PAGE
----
Road worriers need to become road warriors
;

Road worriers need to become road warriors

The Vikings have found little success on the road and the players have their different explanations why. Either way, they will need to win on the road to extend their season.

In the NFL, there is a lot to be said about having home-field advantage. It's what makes a team with a 13-2 record play hard in the final week of the season in order to lock down home-field advantage for the playoffs. It's the reason why teams hate back-to-back road games. But few teams have had such a wild swing of fortunes as the Vikings when it comes to where they play.

At the Metrodome, the Vikings have been almost unbeatable, winning six of seven games. But when it comes to taking the show on the road, success is hard to repeat. The Vikings are just 1-5 on the road, and if they miss the playoffs it will be that shoddy road record that will be one of the primary reasons.

Several Vikings expressed their theories on why the team is so strong at home and so futile on the road. The Vikings aren't alone in being more successful at home, but their road struggles are just more pronounced this season.

"That's true with a lot of teams, but ours is pretty night and day," wide receiver Devin Aromashodu said. "The mistakes that we've made on the road have really cost us. You can make mistakes at home because you have the fans behind you and they keep the defense pumped up to make up for it. On the road, when you make a mistake, it seems like it doubles. It gets their fans into it and it can snowball on you in a hurry."

Asked if there is something that can be pinpointed that has been the source of their road woes, kicker Blair Walsh said one consistent factor has been not silencing the fans that get amped up before the start of the game.

"We're just not getting off to good starts," Walsh said. "I think the only game we got off to a good start with was against Seattle. Other than that, we haven't done ourselves any favors. We've got to assert ourselves earlier, because we haven't taken crowds out of the game early like we should."

The difference between getting off to strong starts is just as pronounced when the Vikings are at home. They're typically stronger in the first quarter and get the crowd into the game. It can be argued that the Vikings won last Sunday's critical game with the Bears in the first five minutes of the game and held it from that point. They have a different swagger at home and they try to bottle that, take it on the plane with them and see it translate when they're playing on someone else's home turf.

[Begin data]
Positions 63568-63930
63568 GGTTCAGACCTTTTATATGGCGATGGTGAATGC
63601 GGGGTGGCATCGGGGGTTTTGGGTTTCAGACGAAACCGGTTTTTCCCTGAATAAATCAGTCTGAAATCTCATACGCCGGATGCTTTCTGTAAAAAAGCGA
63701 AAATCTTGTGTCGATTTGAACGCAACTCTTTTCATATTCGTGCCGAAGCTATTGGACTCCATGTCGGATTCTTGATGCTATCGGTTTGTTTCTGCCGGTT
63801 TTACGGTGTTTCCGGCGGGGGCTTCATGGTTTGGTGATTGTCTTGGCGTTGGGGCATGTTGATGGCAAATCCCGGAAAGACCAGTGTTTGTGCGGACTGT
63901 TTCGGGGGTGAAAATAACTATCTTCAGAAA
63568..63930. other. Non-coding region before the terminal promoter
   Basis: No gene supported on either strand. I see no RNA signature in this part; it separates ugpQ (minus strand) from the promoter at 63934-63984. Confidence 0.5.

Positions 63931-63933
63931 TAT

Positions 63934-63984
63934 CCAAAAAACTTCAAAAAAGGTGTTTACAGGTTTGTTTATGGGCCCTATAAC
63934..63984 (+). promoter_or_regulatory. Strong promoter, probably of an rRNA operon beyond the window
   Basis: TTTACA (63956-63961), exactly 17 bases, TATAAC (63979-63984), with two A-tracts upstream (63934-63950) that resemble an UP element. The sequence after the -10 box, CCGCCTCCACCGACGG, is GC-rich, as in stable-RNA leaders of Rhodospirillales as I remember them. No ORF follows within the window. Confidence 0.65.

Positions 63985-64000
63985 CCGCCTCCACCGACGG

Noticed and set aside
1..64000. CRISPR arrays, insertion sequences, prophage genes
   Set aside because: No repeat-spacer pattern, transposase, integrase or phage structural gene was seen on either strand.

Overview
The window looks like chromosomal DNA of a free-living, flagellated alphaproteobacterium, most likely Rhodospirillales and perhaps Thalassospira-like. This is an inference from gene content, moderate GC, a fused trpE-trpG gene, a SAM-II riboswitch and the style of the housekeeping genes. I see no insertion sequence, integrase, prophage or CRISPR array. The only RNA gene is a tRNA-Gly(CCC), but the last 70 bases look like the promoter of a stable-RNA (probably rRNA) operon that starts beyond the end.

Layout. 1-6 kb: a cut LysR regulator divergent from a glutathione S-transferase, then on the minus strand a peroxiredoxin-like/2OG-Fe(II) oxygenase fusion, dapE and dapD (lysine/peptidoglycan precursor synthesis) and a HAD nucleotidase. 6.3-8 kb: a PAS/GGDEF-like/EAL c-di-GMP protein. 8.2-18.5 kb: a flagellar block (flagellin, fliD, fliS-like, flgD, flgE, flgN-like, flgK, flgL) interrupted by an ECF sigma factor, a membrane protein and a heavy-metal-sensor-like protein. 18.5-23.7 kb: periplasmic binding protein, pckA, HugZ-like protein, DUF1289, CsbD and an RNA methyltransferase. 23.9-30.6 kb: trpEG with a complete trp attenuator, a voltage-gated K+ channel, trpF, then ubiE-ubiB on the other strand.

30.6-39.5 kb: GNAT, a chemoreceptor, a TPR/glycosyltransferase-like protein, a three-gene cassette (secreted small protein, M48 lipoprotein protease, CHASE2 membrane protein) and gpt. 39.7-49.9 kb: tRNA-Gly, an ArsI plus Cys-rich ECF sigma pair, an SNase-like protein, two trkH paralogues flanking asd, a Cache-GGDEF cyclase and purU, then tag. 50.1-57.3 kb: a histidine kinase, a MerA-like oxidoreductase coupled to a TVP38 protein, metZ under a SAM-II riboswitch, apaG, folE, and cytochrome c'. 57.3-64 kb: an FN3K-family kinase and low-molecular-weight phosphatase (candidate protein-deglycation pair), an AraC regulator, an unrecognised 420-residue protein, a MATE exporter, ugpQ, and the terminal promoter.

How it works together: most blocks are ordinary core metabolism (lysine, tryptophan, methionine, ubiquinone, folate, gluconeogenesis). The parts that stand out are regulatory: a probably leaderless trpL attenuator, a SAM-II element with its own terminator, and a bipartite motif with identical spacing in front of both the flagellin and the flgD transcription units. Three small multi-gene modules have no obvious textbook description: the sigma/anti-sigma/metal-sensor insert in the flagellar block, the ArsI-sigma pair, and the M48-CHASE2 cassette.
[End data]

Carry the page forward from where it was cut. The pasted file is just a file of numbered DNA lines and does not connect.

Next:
"Starting fast is one big thing," safety Harrison Smith said. "When we're in the dome, we come out knowing this is our territory and we're going to make plays. Not that we don't have the mentality when we're away, but it's just actually going out and doing it. That's something we're all focused on doing this week."

The difference between playoff teams and non-playoff teams is often how well they perform on the road. Of the eight division leaders through 13 games, none of them has a losing record on the road. They find ways to win and much of that has to do with eliminating the peaks and valleys and simply playing with consistency from one week to the next regardless of locale.

"We just haven't been consistent on the road," Brinkley said. "What makes good teams great is that they're consistent. They don't have those big ups and downs. If we had one or two more wins on the road, we'd be in a totally different position right now. We had to play a full 60 minutes and haven't been doing that enough."

Not only is starting strong imperative for the Vikings to no longer be road worriers instead of road warriors, but closing out teams when they get the lead is just as important. Center John Sullivan said it's not easy to pick one glaring weakness the team has on the road. It's the little things – a bounce here, a bounce there – that has made the difference and that they've been their own worst enemy.

"I'm not sure you can pinpoint one thing," Sullivan said. "Teams tend to play better at home because you have all the advantages in your favor. We've been in a lot of those games, but have to finish strong. We still have a chance to do some good things and fix the problems we've had on the road. That starts Sunday in St. Louis."

The Vikings players have made it clear they understand the playoff scenario they're up against. For them to make the playoffs, they will have to start winning on the road. Teams make the playoffs with losing road records. The Vikings are guaranteed to have that, even if they win their remaining two road games. But the time for making excuses is over.

Brian Robison summed up that feeling when asked if there was something he could put his finger on to account for the Vikings consistent losing on the road, saying that if you want to be a playoff team you have to learn to win on the road. The Vikings can achieve their goal if they can find the solution to that puzzle.

"I don't know if there is any way to account for it," Robison said. "In order to be great in this league, you've got to win on the road. We haven't been getting it done, but we've got two weeks that, if we want to be good in the playoffs and give ourselves an opportunity to get to the playoffs and go deep in the playoffs, we're going to have win on the road. We're not going to have any home games in the playoffs, to be honest, so we have to go out this week and have a good game on the road."


John Holler has been writing about the Vikings for more than a decade for Viking Update. Follow Viking Update on Twitter and discuss this story on our subscriber message board.